Mozart Timeline

Grab your headphones – and here we go!

It is a well known fact that music has a beneficial effect on performance in sports activities. Music gets you in the right spirit, motivates and “gets the juices flowing”. Even the ancient Romans used drummers to “encourage” galley slaves to row faster. In the modern age, Xavier Naidoo motivated the German national football team with his music during the world championship in 2006. It is no surprise that many modern athletes legally “dope” themselves with classical music to enhance their performance.

07 February 2014 Events

The legendary Ethiopian long-distance runner Haile Gebrselassie swears by listening to music while running and who does not know the sight of joggers hitting the pavement humming a tune with headphones firmly plugged in. Some even consider it legal doping. However, especially interesting is the beneficial effect of music in the field of sports in a therapeutic context.

The British sports psychologist Costas Karageorghis spoke about his research on the effect of music on human performance in sports in an interview with the German “Zeit” weekly newspaper. He informed readers about a study in which participants practised on a treadmill. Listening to music boosted the stamina of the athletes by 15 per cent. The study also yielded the result that athletes unconsciously adapted to the rhythm of the music, running slower to slower pieces and quicker to more spirited tunes. Also the oxygen consumption decreased while listening to music.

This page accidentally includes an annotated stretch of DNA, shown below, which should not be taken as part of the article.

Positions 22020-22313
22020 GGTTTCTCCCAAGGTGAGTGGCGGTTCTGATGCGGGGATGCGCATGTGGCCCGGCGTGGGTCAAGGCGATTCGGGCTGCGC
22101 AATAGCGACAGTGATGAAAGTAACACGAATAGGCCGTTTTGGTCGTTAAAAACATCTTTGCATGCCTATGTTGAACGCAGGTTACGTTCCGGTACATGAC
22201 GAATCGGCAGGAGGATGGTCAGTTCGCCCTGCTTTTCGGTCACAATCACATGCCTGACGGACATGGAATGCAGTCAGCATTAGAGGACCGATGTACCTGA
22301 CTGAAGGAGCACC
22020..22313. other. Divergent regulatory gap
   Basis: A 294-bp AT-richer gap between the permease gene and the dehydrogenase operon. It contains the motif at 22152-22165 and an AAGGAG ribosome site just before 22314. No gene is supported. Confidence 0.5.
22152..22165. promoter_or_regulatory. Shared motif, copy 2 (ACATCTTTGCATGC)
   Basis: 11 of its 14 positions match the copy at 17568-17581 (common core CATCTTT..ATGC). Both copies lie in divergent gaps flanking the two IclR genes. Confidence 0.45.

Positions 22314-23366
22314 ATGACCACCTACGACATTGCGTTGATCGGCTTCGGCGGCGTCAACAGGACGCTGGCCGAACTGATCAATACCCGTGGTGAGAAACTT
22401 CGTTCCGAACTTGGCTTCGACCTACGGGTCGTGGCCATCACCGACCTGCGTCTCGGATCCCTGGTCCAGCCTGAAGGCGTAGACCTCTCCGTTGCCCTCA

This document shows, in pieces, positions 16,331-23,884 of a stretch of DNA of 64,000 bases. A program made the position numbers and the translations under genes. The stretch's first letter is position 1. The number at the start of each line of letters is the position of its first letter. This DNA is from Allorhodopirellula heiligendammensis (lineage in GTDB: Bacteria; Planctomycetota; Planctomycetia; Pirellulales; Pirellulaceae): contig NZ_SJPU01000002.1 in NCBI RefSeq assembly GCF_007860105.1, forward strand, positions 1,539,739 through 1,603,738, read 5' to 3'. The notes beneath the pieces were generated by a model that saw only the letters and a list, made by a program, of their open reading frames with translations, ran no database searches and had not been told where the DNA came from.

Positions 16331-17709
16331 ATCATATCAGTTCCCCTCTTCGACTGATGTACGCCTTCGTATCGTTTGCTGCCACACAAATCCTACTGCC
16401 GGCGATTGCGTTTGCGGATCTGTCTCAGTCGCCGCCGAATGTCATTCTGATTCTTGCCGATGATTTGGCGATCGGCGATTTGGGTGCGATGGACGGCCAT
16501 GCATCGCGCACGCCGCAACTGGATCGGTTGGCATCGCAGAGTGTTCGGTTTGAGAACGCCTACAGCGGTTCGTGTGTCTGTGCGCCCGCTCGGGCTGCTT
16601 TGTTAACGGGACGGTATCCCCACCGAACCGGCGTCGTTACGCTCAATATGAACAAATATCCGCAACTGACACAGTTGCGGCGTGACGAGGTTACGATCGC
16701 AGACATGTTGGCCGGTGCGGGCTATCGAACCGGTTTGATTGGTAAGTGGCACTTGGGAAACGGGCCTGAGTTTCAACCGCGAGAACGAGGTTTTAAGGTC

Mozart for your personal exercise? Certainly yes!

The kinds of music athletes choose for their personal exercise is most certainly a question of taste. However, there are certain factors that can be perceived independently of the individual musical performers. Karageorghis claims that a beat of 125 to 140 BPM yields the best results. The pieces of music should furthermore have a stable rhythmic quality and include positive harmonies – therefore melodies in major keys are more suited than melodies in minor keys. Certainly countless pieces by the great composer, which are perfectly suited, will spring to the minds of Mozart aficionados. This also guarantees a pleasant variety, which is of utmost importance when assembling your personal playlist.

And the effect of music on the body during exercise?

This was also a topic of research by Costas Karageorghis. He clearly identifies physiological, psychological, psycho-physiological and neurophysiological aspects. Music reduces the perceived exertion of exercise by 12 per cent.

Why not put this to the test yourself? Listen to your favourite pieces by Mozart while jogging or exercising and experience the beneficial effects of music on your sports activities first hand!

Here is the complete interview with Costas Karageorghis in German.

Have you tried running with Mozart?

Have you tried running with Mozart?

Mozart’s music gets you in the right set of mind and enhances your performance in sports. Source: Wikimedia